Atlanta, Nebraska may not be a destination for most people, but Atlanta Waterfowl Production Area (WPA) will be a spring migration destination after this year’s extensive wetland and watershed restoration. Atlanta WPA is owned and managed by the U.S. Fish and Wildlife Service (USFWS) and is one of the largest
This Kearney County Waterfowl Production Area was purchased in 1967, and consists of five tracts of land totaling 569.2 acres. The wetland footprint is 292 acres, and the Fish and Wildlife Service currently owns 98 % of this footprint. The Service also owns and manages 282 acres of associated upland
The Pintail Wildlife Management Area (WMA) is owned by the Nebraska Game and Parks Commission (NGPC) and is located five miles south and 2 miles east of Aurora in Hamilton County. Pintail WMA contains approximately 360 acres of playa wetland and 118 acres of upland habitat. The 478 acres of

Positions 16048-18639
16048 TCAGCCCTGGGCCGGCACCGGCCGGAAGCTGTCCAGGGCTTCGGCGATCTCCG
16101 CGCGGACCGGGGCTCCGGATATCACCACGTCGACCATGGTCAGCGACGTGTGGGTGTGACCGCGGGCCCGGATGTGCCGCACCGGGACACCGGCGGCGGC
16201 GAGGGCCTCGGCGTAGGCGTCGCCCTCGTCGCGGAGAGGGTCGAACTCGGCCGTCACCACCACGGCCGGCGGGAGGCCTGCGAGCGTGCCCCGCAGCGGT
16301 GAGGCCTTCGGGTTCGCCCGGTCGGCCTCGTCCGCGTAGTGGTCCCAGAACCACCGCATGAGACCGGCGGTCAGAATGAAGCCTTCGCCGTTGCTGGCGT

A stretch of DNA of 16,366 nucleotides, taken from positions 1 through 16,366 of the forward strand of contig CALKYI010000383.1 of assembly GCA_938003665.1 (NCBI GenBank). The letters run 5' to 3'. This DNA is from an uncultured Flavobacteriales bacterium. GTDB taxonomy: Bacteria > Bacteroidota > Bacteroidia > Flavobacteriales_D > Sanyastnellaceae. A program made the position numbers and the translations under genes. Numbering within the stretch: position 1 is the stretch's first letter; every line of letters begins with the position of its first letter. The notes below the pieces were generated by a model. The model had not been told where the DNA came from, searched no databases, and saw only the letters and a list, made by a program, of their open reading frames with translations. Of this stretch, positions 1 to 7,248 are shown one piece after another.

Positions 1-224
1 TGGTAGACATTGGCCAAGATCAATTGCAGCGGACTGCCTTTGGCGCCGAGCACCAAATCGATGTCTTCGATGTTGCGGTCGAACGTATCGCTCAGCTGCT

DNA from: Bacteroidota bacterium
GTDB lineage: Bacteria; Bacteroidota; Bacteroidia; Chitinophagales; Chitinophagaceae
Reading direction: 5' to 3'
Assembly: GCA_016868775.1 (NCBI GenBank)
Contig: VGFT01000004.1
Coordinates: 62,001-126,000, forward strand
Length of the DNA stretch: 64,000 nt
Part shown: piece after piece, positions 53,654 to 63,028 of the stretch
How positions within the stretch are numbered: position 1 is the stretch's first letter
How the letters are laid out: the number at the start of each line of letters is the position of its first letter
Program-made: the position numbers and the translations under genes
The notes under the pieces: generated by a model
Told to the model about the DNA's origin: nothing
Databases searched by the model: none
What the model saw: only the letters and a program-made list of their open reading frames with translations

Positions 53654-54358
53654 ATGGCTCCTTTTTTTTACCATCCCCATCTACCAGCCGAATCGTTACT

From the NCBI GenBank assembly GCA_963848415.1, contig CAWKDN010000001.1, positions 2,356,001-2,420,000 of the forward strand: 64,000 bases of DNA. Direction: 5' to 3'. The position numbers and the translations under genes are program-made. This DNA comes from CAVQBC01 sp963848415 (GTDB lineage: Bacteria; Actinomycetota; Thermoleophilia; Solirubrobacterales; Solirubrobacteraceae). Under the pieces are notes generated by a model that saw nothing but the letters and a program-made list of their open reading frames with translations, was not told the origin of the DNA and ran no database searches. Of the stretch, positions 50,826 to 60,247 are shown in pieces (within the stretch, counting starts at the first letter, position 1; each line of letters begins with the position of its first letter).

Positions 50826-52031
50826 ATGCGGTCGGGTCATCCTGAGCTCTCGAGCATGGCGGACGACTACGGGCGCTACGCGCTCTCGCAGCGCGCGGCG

The Nebraska Sandhills contains the largest remaining grassland area in the U.S., along with abundant rivers, lakes, and wetlands. These habitats are an important resource for a variety of bird species including waterfowl and grassland-nesting birds. Recently, several conservation partners, including the Rainwater Basin Joint Venture, Sandhills Task Force, U.S.
The Nebraska Game and Parks Commission will receive $75,000 from the Nebraska Environmental Trust for its “Rainwater Basin Wetland Management” grant. The grant will help with ongoing work to control invasive plants such as reed canary grass, river bulrush, and hybrid cattail in wetlands on both private and public lands
Over the past year, several sediment removal projects were conducted on wetlands within the Rainwater Basin Wetland Management District (WMD). You may have noticed numerous large mounds of dirt throughout the district in such places as: Funk WPA, Macon Lakes WPA, and Massie WPA. These projects were completed in conjunction
Wetlands and wildlife habitat in the Rainwater Basin will benefit from $412,855 in Nebraska Environmental Trust Fund grants awarded to the Rainwater Basin Joint Venture. The Rainwater Basin’s wetlands provide migration habitat for millions of geese and ducks each spring, as well as hundreds of thousands of shorebirds, and endangered